8 – Hot water bottle
The hot water bottle method of heating a tent is like the hot rocks method. You use a campfire to heat water in water bottles which you then bring inside your tent. The hot water bottles will radiate heat inside your tent. You can also wrap your water bottle in a towel and bring it inside your sleeping bag. Touch the water bottle first to make sure it isn’t hot enough to burn you.
9 – Sleeping pad – SIM (Self inflating mat) – do not use a thick air mattress
Use a foam or inflatable sleeping mat to insulate yourself from the ground. Foam pads or thin inflatable mats such as SIM (Self Inflating Mats) for the best results. A 6 inch thick air mattress will not work well. The air cushion is too thick and you will lose body heat trying to heat the air gap. The air gap will cool faster then your body can warm it which will have the effect of sucking the heat out of your body. Use an insulating pad. Do not use a thick air mattress to stay warm at night in a tent.
- The self-inflating Soto Sleeping Pad’s 4 inches of open cell technology lets you take the comfort of memory foam on your next camping trip. You won’t feel any roots of rocks through this pad. The pad self-inflates to 70% max firmness.
- 4 inch thick open cell pad feels like memory foam. R Value of 8.3.
- Self inflates to 70%; use the included pillow pump to adjust firmness to comfort.
- Comes with a cotton sheet, pillow, pillow cover, and carry bag.
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10 – Hand and foot warmers
Chemical hand and foot warmers work great for keeping your hands and feet warm. They last for up to 10 hours so they will work for an entire night of sleeping. If your someone who regularly gets cold hands or cold feet, tick on a pair an hour before you want to sleep. This will get them warmed up in time and give you a chance to make sure they won’t be burning hot after you fall asleep.
11 – Dress warm – wear some thermals
If you want to stay warm then dress warm. There is no substitute for a good set of thermal underware and warm socks. You want clothes made of wicking and breathable material. You want your clothes to transfer the moisture away from your body. If you wear cotton clothes you will wake up feeling soggy, wet, and cold in the morning. I personally like base layers made by Hot Chilly’s. I have been using them for all my outdoor winter activities for years.
12 – Put new clothes on for sleeping (don’t sleep in sweaty wet clothes)
Put on new clothes for sleeping so that you’re starting off with dry clothes. Starting out the night with sweaty clothes will make it almost impossible to stay dry. If you are not dry you won’t be warm either. A really good idea is to change clothes inside your sleeping bag just before you go to sleep. This will get you moving around and generating body heat inside your sleeping bag. That way you are starting the night off warmed up.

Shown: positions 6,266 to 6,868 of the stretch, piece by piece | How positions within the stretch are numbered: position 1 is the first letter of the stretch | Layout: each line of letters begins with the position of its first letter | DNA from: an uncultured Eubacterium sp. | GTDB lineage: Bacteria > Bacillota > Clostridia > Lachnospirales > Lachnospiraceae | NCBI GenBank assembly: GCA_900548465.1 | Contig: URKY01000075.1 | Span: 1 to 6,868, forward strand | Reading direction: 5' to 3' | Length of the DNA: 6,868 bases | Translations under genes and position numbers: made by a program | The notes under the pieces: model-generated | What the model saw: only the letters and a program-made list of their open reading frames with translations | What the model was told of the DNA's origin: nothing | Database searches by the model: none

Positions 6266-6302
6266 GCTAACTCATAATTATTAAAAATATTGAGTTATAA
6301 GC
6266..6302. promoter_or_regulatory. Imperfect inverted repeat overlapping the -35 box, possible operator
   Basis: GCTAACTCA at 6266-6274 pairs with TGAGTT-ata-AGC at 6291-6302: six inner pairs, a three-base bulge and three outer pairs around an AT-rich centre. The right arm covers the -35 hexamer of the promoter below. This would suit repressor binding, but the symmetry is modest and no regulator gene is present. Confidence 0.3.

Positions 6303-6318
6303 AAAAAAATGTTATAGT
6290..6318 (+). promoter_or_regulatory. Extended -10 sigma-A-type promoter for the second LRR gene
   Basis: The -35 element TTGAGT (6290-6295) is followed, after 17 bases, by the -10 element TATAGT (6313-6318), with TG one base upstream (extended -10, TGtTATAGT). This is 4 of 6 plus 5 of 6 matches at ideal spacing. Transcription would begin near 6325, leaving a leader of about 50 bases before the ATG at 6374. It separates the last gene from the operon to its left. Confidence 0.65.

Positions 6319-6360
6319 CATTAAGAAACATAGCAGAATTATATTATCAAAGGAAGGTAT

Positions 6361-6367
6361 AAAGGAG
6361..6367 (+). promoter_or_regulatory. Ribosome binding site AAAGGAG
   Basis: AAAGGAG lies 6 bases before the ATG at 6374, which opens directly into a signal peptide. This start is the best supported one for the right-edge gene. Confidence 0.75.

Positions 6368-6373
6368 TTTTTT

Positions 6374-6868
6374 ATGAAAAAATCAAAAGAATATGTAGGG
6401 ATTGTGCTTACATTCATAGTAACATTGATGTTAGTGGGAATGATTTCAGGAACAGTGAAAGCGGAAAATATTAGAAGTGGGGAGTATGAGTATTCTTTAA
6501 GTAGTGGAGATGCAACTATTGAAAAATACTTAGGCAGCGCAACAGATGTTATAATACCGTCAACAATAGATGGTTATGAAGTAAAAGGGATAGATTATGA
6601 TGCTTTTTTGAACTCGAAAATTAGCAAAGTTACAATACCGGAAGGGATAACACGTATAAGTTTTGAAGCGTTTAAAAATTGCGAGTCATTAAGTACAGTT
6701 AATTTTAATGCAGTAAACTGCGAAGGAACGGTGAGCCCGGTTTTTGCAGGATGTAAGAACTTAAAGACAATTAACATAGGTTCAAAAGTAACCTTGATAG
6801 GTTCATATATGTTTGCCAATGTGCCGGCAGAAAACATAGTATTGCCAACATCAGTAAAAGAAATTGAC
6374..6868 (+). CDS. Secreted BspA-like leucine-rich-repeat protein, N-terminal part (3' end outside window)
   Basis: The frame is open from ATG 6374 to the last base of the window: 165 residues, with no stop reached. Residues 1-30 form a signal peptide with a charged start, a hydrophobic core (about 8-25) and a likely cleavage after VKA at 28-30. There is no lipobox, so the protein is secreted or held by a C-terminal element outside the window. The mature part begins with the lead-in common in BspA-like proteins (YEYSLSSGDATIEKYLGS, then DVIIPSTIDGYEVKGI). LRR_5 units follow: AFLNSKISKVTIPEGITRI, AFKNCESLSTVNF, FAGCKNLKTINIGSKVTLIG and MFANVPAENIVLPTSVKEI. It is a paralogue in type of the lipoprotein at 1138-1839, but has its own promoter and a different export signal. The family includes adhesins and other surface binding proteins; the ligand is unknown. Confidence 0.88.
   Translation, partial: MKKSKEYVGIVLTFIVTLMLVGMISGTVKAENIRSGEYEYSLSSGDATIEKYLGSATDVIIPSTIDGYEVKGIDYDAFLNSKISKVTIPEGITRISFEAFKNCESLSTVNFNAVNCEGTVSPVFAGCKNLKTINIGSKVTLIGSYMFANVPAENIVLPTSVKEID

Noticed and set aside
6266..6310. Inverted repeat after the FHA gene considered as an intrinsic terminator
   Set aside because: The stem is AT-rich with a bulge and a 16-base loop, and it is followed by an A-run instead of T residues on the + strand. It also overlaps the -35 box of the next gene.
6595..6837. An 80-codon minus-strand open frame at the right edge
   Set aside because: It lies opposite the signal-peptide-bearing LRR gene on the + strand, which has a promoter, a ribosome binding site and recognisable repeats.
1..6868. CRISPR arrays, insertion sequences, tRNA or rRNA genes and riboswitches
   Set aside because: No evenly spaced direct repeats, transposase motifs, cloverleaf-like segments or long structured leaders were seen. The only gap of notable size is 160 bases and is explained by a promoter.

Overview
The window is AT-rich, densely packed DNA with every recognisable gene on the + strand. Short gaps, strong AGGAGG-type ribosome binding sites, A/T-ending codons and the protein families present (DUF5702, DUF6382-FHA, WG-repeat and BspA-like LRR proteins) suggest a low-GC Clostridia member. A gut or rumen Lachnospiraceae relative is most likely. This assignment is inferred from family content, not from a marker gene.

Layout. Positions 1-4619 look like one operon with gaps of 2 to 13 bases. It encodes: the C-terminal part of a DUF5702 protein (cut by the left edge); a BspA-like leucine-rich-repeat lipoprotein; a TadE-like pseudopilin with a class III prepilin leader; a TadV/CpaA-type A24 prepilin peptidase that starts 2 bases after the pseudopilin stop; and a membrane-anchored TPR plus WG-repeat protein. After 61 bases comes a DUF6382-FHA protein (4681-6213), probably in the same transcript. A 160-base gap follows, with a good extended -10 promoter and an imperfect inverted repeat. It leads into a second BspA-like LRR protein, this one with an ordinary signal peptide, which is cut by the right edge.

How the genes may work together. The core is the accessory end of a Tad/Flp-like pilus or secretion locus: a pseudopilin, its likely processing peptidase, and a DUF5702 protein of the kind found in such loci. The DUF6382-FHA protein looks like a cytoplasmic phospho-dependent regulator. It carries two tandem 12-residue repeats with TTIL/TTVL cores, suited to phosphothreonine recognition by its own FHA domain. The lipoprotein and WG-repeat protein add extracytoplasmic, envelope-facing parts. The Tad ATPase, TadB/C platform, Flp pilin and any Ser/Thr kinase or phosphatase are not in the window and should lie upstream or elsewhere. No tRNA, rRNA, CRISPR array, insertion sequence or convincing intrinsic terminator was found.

If you are camping in the rain, never go to sleep with wet clothes on.
13 – Wear a hat
Your head is one area that you can lose body heat. The idea that you lose lose 50% of your body heat through your head is a myth. You still do lose some body heat that way. Wearing a hat is a quick and easy way to remove that source of heat loss and stay warm in your tent at night. Throw a hat on before bed. Make sure it’s a dry hat.
14 – Use a warm enough sleeping bag
Choose a sleeping bag that is rated for the temperature you will be camping in. If your going out camping on a 20F to 30F weekend, get a sleeping bag that is good for those temperatures. A better sleeping bag will be made from breathable materials. This ensures you don’t collect sweat inside of it all night. A tighter fitting sleeping bag is better too. Tighter fitting insulation will reduce the air gaps where heat can radiate out.
15 – Sleeping bag liner
Using a sleeping bag liner or blanket can add a bit more insulation to your sleeping bag. If you don’t have a sleeping bag that is quite good enough for the temperature outside, a liner can be a good idea. Choose a liner made with breathable material. Don’t choose something made of cotton that will sponge up moisture and be cold and wet all night.
16 – Use a camping blanket
Putting a good warm camping blanket over or under your sleeping bag can give you more insulation and help you stay warm. Adding more insulation between you and the ground will keep you from losing heat to the cold ground.
Kammok Mountain Blanket
- ULTRA-DURABLE AND ULTRA-PLUSH: The Mountain Blanket has a Durable Water Repellant finish, making it resistant to rips, dirt, and moisture. Plush fleece on the flip side brings ultimate comfort to the campsite protected with a DWR finish to repel water.